Big Wins for Privacy and Free Speech: 2018 in Review


by Cindy Cohn and Michael Rosenbloom, Activist Post:

As 2018 draws to a close, we’ve gathered together some of EFF’s key legal wins this year. Some of these wins are only stops along the way to a larger goal, but each is hard fought, whether we’re serving as counsel or amicus curiae.

Every one of these victories helped move the needle of law in the direction of protecting your privacy and freedom of expression.

EFF Helps Protect Against Location Tracking

Carpenter v. United States: When the United States Supreme Court quotes you in upholding privacy, that’s a big win. The Supreme Court cited EFF’s amicus brief in its landmark Carpenter decision in June, holding that that the Fourth Amendment protects cell phone location information. In an opinion by Chief Justice Roberts, the Court recognized that location information, collected by cell providers like Sprint, AT&T, and Verizon, creates a “detailed chronicle of a person’s physical presence compiled every day, every moment over years.”

Perhaps the most significant part of the ruling is its explicit recognition that individuals can maintain an expectation of privacy in information that they provide to third parties. To build on this momentum, we’ve created a Surveillance Litigation Director position to head up this work, supported by EFF’s civil liberties legal team, with EFF Senior Staff Attorney Jennifer Lynch stepping into the role. Lynch will lead EFF’s tracking and development of ongoing legal cases to create the right opportunity, with an aim toward further codifying strong Fourth Amendment protections for user data collected by devices ranging from fitness trackers to license plate readers to smart meters.

Other location privacy wins: 

EFF Defends Innovation and Transparency in Patents

Personal Audio: After five years, EFF achieved final victory in defending the rights of podcasters nationwide from a wrongly-issued patent. In 2013, EFF filed an inter partes review petition with the USPTO, challenging claims in patent US 8,112,504. Personal Audio, the patent-holder, claimed that the patent covered effectively all podcasting technology. After more than a thousand people donated to our Save Podcasting Campaign, we successfully persuaded the USPTO that many examples of podcasting existed years before Personal Audio’s claims, and got those claims invalidated. On May 14, 2018, the Supreme Court declined to hear Personal Audio’s appeal.

Other Patent Victories:

EFF Helps Protect Against Device Searches at the Border

Alasaad v. Duke: EFF has long recognized that the Constitution must extend to the U.S. border, especially since the devices we travel with now carry our most intimate information. In September 2017, we filed a lawsuit along with our co-counsel the ACLU, challenging border device searches on First and Fourth Amendment grounds. We represent 11 travelers from a wide variety of professional, religious, ethnic, and national backgrounds. On May 10, 2018, the court issued a groundbreaking opinion denying the government’s motion to dismiss. The court ruled that (1) our clients have standing, meaning they are the right parties to bring this case, and (2) we stated legal claims that government’s conduct violates the First and Fourth Amendments. The case has moved on to the discovery process. This initial win sets the stage for ensuring that your device privacy is protected on the border.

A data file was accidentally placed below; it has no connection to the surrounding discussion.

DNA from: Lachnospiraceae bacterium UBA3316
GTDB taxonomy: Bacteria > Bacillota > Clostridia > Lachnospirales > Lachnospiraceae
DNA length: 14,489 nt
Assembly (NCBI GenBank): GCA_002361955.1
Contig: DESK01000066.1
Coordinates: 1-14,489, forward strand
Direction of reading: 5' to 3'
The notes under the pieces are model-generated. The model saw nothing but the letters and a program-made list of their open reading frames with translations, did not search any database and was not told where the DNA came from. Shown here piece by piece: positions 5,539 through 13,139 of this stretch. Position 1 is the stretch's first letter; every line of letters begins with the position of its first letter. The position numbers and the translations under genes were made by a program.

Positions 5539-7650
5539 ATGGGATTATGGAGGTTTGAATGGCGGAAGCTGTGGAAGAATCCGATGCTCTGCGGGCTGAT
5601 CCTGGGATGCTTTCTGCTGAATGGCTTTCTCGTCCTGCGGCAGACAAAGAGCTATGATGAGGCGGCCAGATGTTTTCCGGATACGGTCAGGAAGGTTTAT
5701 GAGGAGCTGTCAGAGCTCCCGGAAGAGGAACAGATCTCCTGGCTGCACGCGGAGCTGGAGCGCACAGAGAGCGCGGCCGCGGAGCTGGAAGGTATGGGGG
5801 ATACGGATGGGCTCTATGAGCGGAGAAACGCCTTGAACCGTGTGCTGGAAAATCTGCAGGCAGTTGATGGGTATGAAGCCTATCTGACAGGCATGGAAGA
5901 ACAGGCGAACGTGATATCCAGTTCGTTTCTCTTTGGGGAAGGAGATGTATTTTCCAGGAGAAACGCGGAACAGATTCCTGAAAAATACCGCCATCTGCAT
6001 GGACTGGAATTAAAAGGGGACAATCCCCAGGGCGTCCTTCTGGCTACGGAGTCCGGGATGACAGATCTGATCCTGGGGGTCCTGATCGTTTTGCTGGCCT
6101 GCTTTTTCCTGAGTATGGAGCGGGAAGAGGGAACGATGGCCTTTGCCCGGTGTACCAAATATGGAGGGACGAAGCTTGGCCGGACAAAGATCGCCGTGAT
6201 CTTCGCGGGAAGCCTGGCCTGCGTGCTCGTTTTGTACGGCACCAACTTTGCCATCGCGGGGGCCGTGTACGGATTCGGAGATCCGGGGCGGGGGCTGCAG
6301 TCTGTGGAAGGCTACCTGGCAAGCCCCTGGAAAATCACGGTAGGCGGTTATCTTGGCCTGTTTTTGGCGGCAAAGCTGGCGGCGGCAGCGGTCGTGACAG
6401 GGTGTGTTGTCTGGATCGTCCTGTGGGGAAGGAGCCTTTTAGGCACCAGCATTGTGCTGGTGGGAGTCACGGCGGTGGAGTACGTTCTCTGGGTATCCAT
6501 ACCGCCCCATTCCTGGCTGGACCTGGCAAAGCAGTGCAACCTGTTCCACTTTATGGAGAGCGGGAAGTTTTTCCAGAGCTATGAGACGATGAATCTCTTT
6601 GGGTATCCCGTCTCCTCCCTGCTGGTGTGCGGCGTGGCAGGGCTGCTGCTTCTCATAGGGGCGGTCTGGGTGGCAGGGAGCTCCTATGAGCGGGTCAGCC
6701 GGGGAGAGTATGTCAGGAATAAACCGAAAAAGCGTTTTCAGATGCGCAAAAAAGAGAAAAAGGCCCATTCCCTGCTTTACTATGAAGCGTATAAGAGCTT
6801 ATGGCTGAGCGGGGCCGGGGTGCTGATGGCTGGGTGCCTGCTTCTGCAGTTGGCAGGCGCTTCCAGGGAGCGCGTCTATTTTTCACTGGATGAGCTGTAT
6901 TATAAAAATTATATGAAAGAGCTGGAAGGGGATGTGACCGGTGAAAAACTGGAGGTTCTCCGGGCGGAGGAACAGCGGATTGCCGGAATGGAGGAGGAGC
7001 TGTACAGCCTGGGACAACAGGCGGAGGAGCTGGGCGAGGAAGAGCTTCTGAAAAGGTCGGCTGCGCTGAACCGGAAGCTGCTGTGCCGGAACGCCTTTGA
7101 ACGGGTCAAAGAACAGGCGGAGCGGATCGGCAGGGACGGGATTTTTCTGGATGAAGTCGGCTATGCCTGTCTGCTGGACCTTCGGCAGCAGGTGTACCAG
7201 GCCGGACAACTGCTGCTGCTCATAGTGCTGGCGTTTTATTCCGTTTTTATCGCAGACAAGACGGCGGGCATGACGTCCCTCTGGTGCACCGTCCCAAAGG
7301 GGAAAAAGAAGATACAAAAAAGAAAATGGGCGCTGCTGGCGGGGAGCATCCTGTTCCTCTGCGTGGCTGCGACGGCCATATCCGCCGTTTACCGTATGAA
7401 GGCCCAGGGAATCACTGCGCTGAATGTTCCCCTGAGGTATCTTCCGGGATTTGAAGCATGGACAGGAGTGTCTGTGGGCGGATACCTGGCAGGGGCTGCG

EFF Protects Your Right to Free Speech in Domain Names

Fucknazis.usThe “seven dirty words” should not be a censorship list for domain names. EFF represented the owner of the website, which had been suspended by the .us domain name registrar, because the domain name,, contained a “dirty” word. We sent a letter to Neustar, the domain name registrar, threatening a lawsuit on First Amendment grounds, since the .us domain is sponsored by NTIA, part of the U.S. Department of Commerce. Since the federal government is involved in the administration of the .us domain, that makes that domain a government forum, subject to free speech protections.

After receiving the letter, Neustar restored the domain name to our client, and changed their policy to no longer suspend or ban domains for containing “dirty” words in their names.

Other Free Speech Wins:

  • Imdb v. Harris District Court. (We supported a win at the District Court with an amicus brief. The case is on appeal to the Ninth Circuit and we have filed an amicus brief there as well.)

EFF Helps Protect Fair Use Online

Lenz v. UniversalAfter more than 11 years, EFF and Universal Music Publishing Group reached a favorable settlement in 2018 in what was often known as the “Dancing Baby” case. In 2007, YouTube removed a 29-second video posted by Stephanie Lenz of her young son dancing, with “Let’s Go Crazy,” by Prince, playing in the background. This video was an obvious fair use. Representing Lenz, EFF filed a lawsuit against Universal, to set a precedent that copyright holders cannot use the Digital Millennium Copyright Act (DMCA) to quickly remove such fair uses.

During the litigation, the Ninth Circuit made a key ruling that still stands today, that a copyright holder had to consider whether a work including copyrighted material is a fair use before sending a takedown notice.

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